I found this article posted on facebook less than 20 minutes after I posted my first Music Herstory blog last night. While none of them are musicians, I thought that a small collection of visual artist would make a nice counterpoint for Music Herstory. Enjoy.
A couple of weeks ago, an idea came to me one rainy, sleepless night. Staring restlessly at the ceiling, I was haunted by a familiar circle of thoughts. Dissatisfaction and frustration was on my mind. I was thinking of music history – the kind that is taught in the classroom. I was, and am bothered by one glaring omission in the courses I have taken and most of the books I have read on the subject. I was even more keenly aware of this omission in Jazz History. If you are a woman and you play an instrument, you know what I am talking about. And on the night that I lay awake trying to decide what to do with my feelings of unease, it occurred to me to start a new blog. Enter the Music Herstory Project. I must really like the word ‘project.’ This word keeps cropping up in my titles.
As you probably have already guessed, this blog is to feature the herstory of women musicians. The idea to re-educate myself came during my last semester at Cornish when I was considering doing my research project for Jazz History on the International Sweethearts of Rhythm. In response I was told that I should research Eric Dolphy instead because I am a flute player. While this advice made sense, I was puzzled by the fact that this person did not see how an all female jazz big band was just as relevant to me as a fellow flute player. But I did my project on Eric Dolphy anyway. Don’t misunderstand me. I enjoyed learning even more about Dolphy. But now I think it’s time for some serious girl power.
My intent is to update this blog once a week, featuring a new musician. I will do as much research as is reasonable in one week’s time and I will post any resources, videos and photos I find useful as an invitation to you, dear reader, to pick out what interests you and dig deeper. Who I research will obviously be subject to my own personal tastes, but I will seek to present as much diversity of style as I can and will be open to any recommendations. I will be taking this project to New York as well and, though no guarantees on posting every week while in school, I will strive to present here a steady stream of music made by women.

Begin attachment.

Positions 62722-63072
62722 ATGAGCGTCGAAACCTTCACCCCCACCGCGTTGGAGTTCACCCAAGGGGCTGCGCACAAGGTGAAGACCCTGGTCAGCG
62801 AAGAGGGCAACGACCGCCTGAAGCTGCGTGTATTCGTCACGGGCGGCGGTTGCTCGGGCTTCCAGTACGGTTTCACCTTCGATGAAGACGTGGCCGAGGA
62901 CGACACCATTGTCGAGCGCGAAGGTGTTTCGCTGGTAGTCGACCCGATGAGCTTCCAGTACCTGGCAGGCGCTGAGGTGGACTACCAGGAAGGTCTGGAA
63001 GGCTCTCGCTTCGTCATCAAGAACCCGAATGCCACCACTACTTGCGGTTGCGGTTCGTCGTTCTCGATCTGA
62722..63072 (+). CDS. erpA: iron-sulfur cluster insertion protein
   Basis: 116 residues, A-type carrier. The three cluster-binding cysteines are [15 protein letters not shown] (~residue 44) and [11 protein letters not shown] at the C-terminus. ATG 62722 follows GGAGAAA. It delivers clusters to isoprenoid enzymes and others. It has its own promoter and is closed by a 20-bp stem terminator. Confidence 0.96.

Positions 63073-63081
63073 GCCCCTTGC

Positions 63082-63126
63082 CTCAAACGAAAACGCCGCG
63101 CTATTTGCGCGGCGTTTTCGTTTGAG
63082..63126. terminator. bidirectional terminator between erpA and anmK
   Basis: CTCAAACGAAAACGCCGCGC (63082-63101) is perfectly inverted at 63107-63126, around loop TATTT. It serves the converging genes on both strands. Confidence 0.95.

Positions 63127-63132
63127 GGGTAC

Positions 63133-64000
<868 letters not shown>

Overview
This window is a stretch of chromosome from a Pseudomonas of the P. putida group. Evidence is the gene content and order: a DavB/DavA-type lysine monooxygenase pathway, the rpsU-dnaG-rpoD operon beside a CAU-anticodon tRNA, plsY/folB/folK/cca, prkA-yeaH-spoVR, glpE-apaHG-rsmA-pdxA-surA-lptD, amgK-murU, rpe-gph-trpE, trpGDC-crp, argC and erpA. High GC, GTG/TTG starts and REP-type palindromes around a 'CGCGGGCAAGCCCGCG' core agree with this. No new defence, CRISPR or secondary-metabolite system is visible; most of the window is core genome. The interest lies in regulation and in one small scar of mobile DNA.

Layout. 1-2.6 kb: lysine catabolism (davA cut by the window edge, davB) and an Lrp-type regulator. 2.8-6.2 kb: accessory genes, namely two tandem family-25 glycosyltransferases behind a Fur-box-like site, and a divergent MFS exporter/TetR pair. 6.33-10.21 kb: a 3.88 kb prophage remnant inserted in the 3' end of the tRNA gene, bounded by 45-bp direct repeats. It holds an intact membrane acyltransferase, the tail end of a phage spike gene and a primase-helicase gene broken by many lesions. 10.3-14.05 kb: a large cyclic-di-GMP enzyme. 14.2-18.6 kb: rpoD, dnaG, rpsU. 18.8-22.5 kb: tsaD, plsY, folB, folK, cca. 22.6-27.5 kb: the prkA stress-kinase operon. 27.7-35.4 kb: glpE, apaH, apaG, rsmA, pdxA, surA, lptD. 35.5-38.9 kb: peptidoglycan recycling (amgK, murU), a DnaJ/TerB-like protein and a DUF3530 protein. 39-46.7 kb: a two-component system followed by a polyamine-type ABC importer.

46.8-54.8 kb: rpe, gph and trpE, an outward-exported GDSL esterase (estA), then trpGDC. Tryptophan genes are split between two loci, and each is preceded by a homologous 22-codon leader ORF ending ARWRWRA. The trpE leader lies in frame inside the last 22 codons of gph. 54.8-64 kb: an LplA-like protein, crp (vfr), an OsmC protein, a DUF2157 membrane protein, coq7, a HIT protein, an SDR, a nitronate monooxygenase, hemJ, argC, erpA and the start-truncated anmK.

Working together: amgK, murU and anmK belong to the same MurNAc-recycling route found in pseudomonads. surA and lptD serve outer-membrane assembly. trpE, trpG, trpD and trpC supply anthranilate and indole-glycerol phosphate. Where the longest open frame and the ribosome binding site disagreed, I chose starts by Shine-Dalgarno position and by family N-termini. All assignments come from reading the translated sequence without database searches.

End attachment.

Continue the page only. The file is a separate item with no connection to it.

I am starting this project with – big surprise! – the International Sweethearts of Rhythm. Originally formed in 1937 in Mississippi at Piney Woods Country Life School, the group went professional in 1941. Throughout the 40’s they toured the country, performing in places such as Apollo Theatre in New York City, Regal Theatre in Chicago, Howard Theatre in Washington D.C. and the Cotton Club in Cincinnati. Aside from being an all female big band in the forties I.S.R. was racially mixed, including African-American, Latina, Asian and Native American in its ranks. They were named “America’s No.1 All-Girl Orchestra in 1944 by Downbeat magazine (wikiwand.com). They performed in Battle-of-the-Bands concerts against bands led by Fletcher Henderson and Earl Hines. They enjoyed an enormous following among African-Americans and often broke records set by “the big name man-bands” (NPR). Unfortunately, few recordings survive. However, there are some available on youtube, which I have listed below. There is also a book by D. Antoinette Handy called The International Sweethearts of Rhythm: The Ladies Jazz Band from Piney Woods Country Life School.